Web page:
At a recent shareholders meeting, Musk made a point to publicly thank the 52-year-old Ahuja for his work. Ahuja described his tenure as “a nonstop adrenaline rush,” but said he wanted to “check a few things off my bucket list and pursue other life goals.”
The millions he’s made from Tesla will help Ahuja do that. Ahuja has exercised options and sold shares to net over $2 million this year, of which $1 million came this week.
Of all of the key executives, Tesla’s co-founder and long time chief technology officer, JB Straubel, has made the most money this year from exercising stock options, some of which appear to be expiring in the coming months and year. This year, Straubel has netted close to $10 million from his options and stock sales.
But the 39-year-old Straubel doesn’t appear to have any plans to leave Tesla soon. On the contrary, he has seemed to have taken on a more public role, as well as more responsibilities like helping build Tesla’s new grid battery business, which sells batteries to utilities and commercial customers, as well as helping lead the construction of Tesla’s huge battery factory near Reno.
The final months of the year are a crucial time for Tesla. The company has promised to start shipping its Model X SUVs to customers next month. Production will then ramp up dramatically from there, according to Tesla.
It will be a difficult challenge to deliver the new car, and build up production for it alongside that of its current car the Model S. Indeed, Tesla lowered its car shipment guidance for both cars together to 50,000 to 55,000 from a previous goal of 55,000.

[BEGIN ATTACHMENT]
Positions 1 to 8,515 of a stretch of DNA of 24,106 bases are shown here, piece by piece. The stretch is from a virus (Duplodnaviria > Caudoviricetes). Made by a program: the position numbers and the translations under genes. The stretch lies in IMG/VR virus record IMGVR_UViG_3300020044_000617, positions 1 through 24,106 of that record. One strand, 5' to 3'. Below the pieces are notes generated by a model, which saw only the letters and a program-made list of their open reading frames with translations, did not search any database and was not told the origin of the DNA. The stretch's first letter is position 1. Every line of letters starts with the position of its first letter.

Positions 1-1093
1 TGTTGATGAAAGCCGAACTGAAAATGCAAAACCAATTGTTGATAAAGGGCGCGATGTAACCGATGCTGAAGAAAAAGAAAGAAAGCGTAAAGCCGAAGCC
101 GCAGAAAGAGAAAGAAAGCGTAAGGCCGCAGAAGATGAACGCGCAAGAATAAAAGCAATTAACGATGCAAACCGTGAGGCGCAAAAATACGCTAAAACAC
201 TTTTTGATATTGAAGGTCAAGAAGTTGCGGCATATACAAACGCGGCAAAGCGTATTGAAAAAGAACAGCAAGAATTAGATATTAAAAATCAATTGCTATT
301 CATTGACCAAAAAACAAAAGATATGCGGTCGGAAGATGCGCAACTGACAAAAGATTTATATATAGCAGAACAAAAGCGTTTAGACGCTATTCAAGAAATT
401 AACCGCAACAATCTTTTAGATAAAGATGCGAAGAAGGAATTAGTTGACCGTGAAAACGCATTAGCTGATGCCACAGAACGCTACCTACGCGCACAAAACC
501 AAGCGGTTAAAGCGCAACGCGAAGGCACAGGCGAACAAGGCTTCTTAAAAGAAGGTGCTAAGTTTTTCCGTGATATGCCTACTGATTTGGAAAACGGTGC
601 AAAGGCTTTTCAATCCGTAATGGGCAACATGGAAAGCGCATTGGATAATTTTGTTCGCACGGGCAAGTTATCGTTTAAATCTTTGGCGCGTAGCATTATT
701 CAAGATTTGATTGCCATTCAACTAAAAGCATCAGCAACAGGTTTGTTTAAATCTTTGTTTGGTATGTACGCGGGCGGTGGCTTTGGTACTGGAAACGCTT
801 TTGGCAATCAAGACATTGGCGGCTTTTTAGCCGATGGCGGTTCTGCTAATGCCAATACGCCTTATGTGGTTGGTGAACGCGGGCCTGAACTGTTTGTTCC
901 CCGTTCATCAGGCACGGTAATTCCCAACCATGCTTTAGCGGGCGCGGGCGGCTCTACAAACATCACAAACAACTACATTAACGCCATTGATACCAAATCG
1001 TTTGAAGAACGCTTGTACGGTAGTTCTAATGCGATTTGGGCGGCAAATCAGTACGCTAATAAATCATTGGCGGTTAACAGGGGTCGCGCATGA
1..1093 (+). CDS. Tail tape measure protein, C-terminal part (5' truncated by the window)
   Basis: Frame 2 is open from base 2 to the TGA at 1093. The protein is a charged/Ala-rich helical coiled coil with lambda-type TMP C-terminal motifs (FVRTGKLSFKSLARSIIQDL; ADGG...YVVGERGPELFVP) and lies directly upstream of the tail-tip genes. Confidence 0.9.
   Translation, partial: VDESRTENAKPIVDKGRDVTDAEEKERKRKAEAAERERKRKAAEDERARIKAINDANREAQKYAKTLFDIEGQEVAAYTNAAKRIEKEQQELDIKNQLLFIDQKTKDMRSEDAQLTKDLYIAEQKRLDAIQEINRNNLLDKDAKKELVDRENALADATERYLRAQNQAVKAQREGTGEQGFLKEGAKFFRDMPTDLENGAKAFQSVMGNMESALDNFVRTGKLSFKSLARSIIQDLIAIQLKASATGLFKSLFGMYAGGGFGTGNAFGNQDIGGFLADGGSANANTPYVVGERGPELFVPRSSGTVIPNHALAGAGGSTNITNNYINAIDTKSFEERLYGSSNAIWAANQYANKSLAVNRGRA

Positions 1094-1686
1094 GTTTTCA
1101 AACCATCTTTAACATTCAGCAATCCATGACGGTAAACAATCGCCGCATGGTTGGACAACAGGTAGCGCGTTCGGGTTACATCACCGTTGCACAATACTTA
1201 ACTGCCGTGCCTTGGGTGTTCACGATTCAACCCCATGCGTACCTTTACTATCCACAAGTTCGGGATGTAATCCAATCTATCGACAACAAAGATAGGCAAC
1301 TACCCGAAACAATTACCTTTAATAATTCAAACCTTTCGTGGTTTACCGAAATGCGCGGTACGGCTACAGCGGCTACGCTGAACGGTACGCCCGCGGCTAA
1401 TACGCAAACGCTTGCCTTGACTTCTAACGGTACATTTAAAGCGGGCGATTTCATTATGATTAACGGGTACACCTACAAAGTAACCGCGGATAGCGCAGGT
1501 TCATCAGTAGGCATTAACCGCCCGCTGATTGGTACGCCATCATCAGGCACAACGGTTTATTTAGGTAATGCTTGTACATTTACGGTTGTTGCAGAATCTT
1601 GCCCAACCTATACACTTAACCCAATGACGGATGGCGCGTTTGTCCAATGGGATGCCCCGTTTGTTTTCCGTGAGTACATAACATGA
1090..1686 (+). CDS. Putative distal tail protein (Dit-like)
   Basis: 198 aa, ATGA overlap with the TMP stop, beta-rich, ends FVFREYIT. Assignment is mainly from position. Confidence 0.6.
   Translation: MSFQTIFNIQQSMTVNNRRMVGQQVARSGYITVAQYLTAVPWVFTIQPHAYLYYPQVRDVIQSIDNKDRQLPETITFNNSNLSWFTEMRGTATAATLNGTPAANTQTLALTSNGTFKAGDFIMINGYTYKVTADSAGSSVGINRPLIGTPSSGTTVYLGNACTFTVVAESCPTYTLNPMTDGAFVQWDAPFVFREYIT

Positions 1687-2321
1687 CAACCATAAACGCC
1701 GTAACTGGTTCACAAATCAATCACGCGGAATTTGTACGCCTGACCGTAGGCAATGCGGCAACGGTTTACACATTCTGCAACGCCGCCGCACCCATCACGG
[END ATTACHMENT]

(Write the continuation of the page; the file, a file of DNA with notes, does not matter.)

But getting the Model X to customers is just the first of the colossal endeavors Tesla has on its to-do list. In addition, the company is building a massive and first-of-its-kind battery factory as part of a push to become a battery maker. The company has also jumped into the grid battery industry, which has itself has only just emerged, and is a yet another entirely new product line for Tesla.
On top of all that, Tesla (TSLA) is hard at work designing the Model 3 car, a lower cost vehicle that it hopes will be able to sell in higher volumes than its previous models. Musk’s goal since Tesla’s founding has been to sell affordable electric cars, and the Model 3 is how he plans to do that.
To achieve all of these huge goals, Tesla needs to both retain its key longtime employees, and find replacements for crucial roles that are now left unfilled. Finding the right executives and keeping them happy will be a difficult job.
Tesla can offer the financial and personal rewards — an exhilarating, mission-driven work environment — that a startup offers. But it’s also got that startup work culture that can lead to burn out.
This startup culture won’t likely go away any time soon. It will probably be the key to Tesla reaching its crazy goals. But it also means that Tesla executives will continue to have to make those difficult choices, weighing the rewards with the upsides.